Fundamental to the theory of an extraterrestrial impact site, each of the depressions shared a similar alignment with an orientation toward the northeast, which the researchers believed could support the idea of a low-angle impact.
However, some ballistics experts have challenged the impact theory over time, since the low entry angle proposed by Lianza and other proponents of an impact theory is an uncommon occurrence. In addition to this, key elliptical features of known impact features of this kind also produce a “butterfly wing” pattern of ejecta, which remains absent from the anomalous Argentinian features. To account for the depth of the Río Cuarto features as craters, an impact with a resulting blast 30 times greater than the 1908 Tunguska event would be required, which must have produced more visible ejecta.
While ideas vary about the age of the features, it is interesting to note that the depressions have been suggested to have originated around the beginning of the Holocene; this could possibly have coincided with the Younger Dryas, a period of abrupt cold reversal that occurred approximately 12,900 years ago as Earth was emerging from the last ice age. However, estimates as to the age of the Río Cuarto craters places them anywhere between 10,000 years and as much as 100,000 years old.
Further comparing the features to their cousins, the Carolina Bays, is the fact that satellite data indicates there are as many as 400 similar elliptical features in the same region. One theory proposed for the frequency and appearance of these elliptical features throughout the region is natural dune formations produced by wind over time, which could account for their shared angular orientation (a similar mechanism has been proposed in relation to the Carolina Bays, as outlined in a paper by Geoarchaeologist Christopher Moore and a number of colleagues, titled “The Quaternary evolution of Herndon Bay, a Carolina Bay on the Coastal Plain of North Carolina (USA): implications for paleoclimate and oriented lake genesis.”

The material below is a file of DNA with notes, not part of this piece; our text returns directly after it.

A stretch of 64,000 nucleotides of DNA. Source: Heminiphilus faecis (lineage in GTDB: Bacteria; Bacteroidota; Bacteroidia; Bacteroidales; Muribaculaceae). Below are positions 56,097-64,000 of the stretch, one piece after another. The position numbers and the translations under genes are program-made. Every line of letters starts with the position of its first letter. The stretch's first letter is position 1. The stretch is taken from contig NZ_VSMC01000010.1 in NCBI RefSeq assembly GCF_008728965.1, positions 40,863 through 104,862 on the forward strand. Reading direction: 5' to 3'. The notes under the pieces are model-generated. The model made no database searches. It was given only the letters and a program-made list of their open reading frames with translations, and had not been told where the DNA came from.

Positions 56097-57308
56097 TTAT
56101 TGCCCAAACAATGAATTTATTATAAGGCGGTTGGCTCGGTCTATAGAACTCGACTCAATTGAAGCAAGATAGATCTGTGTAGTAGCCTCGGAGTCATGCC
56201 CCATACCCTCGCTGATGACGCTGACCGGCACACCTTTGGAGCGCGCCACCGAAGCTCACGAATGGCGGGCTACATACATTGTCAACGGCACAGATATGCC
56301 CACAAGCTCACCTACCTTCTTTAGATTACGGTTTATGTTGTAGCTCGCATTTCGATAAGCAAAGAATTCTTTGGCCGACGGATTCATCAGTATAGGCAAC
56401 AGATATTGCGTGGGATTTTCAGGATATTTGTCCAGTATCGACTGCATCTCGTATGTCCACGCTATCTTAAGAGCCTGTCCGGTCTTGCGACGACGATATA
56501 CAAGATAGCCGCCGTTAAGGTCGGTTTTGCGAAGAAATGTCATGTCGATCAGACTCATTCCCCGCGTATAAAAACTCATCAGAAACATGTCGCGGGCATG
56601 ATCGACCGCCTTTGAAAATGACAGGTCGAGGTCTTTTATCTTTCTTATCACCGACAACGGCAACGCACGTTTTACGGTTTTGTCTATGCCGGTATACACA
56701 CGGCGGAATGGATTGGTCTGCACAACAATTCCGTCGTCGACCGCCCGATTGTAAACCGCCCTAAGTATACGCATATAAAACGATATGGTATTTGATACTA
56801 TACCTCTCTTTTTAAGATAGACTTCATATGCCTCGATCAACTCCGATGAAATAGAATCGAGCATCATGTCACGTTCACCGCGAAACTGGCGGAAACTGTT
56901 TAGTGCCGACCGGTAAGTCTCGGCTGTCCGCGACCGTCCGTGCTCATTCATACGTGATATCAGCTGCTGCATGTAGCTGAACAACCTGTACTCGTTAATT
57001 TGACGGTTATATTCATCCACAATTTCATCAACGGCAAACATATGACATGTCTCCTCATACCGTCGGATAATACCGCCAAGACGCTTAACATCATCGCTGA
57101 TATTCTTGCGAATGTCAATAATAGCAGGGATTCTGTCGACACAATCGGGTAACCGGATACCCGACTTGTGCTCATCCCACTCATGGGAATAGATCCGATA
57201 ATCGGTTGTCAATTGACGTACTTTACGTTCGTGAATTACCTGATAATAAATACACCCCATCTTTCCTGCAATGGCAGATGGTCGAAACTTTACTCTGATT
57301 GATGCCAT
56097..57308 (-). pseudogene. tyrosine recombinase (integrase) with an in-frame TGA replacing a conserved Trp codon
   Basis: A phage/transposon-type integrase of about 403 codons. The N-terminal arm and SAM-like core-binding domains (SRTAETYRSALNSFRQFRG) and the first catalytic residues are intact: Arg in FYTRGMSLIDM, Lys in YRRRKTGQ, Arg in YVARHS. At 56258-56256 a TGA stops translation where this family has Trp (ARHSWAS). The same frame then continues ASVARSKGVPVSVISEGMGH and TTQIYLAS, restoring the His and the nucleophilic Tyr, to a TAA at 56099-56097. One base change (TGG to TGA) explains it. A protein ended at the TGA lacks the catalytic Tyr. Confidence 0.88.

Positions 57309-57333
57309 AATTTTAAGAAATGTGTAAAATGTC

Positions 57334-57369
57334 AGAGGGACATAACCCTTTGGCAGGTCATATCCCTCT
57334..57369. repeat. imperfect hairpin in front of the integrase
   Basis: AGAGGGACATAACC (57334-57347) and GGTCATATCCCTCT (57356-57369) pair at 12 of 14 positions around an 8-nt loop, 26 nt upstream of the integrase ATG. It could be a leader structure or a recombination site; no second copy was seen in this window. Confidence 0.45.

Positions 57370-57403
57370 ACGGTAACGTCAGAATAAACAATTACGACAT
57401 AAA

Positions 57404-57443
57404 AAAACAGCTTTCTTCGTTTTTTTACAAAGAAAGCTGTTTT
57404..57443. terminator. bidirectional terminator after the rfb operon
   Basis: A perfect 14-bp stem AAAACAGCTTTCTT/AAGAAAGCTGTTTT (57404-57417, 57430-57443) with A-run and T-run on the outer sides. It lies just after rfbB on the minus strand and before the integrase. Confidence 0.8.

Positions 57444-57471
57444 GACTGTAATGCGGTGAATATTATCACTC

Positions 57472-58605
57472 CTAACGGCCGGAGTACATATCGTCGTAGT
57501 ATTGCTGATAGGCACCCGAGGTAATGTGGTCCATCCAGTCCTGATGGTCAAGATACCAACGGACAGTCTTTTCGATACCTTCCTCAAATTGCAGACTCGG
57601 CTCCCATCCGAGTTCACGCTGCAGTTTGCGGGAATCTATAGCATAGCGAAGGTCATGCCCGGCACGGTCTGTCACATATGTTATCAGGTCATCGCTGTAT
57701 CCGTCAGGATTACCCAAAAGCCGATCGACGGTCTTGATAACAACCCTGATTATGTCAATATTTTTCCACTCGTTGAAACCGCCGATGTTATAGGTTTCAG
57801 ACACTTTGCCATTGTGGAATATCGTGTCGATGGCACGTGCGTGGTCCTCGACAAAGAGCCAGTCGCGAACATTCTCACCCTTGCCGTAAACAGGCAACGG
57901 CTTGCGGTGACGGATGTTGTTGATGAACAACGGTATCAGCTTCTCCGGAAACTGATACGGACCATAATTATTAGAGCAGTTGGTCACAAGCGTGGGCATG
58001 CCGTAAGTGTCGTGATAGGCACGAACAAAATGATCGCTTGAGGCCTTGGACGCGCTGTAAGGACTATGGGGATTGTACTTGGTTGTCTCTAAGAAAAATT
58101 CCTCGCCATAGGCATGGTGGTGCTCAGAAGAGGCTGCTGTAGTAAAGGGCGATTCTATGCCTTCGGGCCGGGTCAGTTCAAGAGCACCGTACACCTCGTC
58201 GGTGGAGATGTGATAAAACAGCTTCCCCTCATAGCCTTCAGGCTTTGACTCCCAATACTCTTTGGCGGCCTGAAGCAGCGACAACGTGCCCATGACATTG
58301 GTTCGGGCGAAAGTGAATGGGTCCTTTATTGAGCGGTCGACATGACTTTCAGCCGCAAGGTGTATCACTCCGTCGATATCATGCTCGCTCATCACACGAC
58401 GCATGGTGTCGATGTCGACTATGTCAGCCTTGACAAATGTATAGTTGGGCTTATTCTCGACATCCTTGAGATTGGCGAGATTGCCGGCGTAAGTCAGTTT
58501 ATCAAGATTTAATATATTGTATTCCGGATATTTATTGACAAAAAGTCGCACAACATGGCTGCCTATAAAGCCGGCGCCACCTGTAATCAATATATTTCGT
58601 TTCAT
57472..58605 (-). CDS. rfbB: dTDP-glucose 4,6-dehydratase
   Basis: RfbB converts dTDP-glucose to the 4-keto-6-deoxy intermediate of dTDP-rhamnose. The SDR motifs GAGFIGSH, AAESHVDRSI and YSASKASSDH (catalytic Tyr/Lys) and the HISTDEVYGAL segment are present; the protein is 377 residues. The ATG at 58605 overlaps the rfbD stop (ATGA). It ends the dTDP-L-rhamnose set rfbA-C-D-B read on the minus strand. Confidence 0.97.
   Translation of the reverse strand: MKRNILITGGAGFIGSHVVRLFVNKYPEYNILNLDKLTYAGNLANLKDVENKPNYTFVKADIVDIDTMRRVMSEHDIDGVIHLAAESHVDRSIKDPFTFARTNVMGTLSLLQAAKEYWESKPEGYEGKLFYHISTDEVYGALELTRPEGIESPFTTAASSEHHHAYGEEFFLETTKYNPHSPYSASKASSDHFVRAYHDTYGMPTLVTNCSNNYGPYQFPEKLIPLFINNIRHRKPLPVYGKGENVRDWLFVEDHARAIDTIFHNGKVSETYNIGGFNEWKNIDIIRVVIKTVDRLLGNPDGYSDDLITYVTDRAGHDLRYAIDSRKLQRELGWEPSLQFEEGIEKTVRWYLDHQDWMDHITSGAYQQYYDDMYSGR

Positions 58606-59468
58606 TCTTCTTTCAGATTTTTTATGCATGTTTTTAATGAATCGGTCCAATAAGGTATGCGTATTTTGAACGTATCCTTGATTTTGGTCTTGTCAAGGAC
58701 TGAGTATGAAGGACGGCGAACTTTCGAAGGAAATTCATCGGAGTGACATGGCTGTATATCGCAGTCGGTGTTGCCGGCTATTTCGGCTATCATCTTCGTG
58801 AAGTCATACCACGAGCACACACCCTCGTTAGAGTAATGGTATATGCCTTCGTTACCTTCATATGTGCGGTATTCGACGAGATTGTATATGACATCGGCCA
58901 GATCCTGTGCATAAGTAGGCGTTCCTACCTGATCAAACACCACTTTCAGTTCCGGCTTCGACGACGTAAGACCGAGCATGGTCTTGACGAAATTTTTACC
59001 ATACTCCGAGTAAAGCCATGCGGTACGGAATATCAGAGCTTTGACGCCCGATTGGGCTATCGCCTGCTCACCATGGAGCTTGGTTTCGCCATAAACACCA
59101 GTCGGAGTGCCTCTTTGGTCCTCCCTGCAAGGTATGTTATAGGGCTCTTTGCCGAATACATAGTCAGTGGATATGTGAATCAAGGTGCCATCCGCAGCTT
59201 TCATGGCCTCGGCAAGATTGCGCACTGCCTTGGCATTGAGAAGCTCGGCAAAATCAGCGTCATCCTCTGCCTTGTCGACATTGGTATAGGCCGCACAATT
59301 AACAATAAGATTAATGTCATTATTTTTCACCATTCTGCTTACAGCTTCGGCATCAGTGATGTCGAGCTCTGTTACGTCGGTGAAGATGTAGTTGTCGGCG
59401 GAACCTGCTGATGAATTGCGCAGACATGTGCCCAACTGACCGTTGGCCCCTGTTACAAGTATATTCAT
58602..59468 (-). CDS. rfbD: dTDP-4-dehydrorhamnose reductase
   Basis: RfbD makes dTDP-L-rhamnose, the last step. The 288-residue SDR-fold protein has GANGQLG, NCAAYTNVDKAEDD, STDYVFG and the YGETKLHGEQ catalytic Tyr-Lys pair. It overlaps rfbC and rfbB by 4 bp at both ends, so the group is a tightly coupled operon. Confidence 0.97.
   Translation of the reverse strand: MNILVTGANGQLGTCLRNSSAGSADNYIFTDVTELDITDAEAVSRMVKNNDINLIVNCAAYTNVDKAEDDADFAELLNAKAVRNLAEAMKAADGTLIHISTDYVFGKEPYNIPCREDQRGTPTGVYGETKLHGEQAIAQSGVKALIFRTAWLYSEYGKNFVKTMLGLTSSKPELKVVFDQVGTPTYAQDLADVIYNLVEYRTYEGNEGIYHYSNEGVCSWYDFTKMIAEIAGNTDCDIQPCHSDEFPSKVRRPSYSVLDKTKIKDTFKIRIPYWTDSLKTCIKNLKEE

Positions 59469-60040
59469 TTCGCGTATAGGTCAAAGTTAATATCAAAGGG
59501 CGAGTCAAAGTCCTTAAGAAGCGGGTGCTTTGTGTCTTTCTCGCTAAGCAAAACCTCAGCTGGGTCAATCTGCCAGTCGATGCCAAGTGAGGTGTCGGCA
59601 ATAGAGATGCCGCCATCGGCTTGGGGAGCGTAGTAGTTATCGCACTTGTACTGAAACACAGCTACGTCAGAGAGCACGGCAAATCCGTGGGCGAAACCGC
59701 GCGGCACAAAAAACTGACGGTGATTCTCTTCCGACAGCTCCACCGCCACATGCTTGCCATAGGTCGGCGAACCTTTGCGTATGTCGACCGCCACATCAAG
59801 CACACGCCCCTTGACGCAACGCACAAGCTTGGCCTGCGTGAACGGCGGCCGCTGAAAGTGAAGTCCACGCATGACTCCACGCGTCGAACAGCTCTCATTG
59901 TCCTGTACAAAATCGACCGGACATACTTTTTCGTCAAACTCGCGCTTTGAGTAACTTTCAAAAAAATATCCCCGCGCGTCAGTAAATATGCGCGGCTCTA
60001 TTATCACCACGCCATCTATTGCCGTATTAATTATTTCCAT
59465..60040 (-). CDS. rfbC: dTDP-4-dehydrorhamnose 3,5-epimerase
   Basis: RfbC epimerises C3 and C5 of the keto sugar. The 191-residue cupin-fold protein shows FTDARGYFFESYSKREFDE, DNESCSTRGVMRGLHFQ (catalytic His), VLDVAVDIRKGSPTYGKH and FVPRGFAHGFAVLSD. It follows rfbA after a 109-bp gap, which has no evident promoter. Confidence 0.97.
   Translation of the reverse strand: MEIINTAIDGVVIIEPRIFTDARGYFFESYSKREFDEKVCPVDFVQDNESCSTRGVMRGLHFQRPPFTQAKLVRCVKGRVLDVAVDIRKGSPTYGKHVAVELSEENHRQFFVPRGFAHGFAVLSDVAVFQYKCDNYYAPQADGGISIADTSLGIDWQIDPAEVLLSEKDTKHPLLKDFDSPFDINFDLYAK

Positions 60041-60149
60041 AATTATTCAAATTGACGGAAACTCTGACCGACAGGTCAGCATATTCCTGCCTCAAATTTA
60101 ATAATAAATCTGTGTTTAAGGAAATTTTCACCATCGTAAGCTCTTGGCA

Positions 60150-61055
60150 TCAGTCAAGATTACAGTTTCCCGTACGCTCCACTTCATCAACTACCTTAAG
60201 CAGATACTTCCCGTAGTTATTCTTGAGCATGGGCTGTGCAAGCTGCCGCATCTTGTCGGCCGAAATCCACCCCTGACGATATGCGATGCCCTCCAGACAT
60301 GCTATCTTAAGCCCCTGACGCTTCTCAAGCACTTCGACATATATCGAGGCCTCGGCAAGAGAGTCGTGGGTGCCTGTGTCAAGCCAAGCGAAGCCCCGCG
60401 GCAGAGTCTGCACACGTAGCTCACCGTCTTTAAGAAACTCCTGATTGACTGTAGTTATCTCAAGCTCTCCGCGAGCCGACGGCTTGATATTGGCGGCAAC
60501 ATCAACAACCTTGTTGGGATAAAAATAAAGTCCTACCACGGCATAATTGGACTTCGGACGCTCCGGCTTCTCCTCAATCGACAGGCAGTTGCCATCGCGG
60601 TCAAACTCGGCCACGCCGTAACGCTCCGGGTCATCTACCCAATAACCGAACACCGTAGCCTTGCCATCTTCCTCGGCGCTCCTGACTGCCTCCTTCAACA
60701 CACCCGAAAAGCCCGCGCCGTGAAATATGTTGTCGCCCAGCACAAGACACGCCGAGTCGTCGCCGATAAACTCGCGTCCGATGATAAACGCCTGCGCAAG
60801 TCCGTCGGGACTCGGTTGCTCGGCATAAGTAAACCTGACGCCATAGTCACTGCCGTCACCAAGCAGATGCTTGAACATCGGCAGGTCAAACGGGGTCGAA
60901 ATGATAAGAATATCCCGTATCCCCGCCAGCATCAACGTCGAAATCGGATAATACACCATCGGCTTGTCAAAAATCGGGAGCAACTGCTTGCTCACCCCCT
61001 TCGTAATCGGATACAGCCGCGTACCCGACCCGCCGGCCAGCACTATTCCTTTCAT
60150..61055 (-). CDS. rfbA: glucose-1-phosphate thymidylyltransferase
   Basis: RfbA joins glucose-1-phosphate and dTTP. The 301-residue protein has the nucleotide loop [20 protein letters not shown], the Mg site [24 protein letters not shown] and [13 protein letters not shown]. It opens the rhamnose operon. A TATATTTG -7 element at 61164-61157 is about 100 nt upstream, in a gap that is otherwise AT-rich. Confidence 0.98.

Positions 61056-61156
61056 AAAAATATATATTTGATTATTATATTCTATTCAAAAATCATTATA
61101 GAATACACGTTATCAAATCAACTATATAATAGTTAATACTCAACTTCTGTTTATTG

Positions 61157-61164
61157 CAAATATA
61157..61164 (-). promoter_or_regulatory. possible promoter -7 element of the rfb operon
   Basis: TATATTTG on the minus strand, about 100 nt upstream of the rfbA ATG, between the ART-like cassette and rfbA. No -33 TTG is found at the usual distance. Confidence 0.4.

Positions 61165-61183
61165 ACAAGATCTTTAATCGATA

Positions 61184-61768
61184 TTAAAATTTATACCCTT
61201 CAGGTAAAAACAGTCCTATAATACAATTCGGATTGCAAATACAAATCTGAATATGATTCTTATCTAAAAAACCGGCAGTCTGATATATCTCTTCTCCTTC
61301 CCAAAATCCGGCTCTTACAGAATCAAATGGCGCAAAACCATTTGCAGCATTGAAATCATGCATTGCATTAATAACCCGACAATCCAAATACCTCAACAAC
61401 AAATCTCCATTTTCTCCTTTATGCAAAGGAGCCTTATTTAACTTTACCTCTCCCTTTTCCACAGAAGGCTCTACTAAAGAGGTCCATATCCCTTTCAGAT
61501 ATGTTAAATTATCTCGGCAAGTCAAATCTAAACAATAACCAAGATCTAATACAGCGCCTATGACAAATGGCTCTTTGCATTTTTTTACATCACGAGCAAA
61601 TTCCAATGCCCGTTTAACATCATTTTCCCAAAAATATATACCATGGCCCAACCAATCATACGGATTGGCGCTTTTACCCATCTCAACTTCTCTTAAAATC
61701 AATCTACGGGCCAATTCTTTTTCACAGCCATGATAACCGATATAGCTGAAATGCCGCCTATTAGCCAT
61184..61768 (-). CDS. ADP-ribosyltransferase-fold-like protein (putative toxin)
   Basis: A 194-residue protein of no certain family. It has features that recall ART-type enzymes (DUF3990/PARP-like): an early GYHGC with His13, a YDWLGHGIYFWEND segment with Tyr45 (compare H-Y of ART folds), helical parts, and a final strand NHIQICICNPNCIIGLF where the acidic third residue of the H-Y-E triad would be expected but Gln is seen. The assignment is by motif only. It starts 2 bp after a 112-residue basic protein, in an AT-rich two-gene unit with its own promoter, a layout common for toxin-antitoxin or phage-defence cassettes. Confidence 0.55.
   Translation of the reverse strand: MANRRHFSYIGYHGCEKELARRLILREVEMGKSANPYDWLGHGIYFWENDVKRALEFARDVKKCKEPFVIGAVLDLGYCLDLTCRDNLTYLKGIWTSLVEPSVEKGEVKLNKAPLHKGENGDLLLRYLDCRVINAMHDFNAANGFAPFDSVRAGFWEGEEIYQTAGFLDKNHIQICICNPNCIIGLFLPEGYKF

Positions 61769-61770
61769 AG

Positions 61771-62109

Based upon physical and numerical modeling, proponents Río Cuarto event suggest that the object struck at an angle of no more than 15 degrees from the horizontal, with the impact itself having 10 times more explosive energy than the Barringer Crater event and 30 times more than the Tunguska event. Although the age of the depressions has not yet been determined precisely, it is believed by some researchers[who?] they are about 10,000 years old, placing them at the start of the Holocene, though the EID gives a broader age of less than 100,000 years old.
Unique features such as these remain fascinating, whatever their ultimate cause, and provide compelling clues about the ancient world which, with any luck, will one day be well understood and easily recognized. Until that time, our many questions about the ancient world will rely on further studies of such features, which may ultimately help us unravel several key remaining questions about the ancient world, and abrupt changes that were occurring in the paleoclimate of the ancient Americas.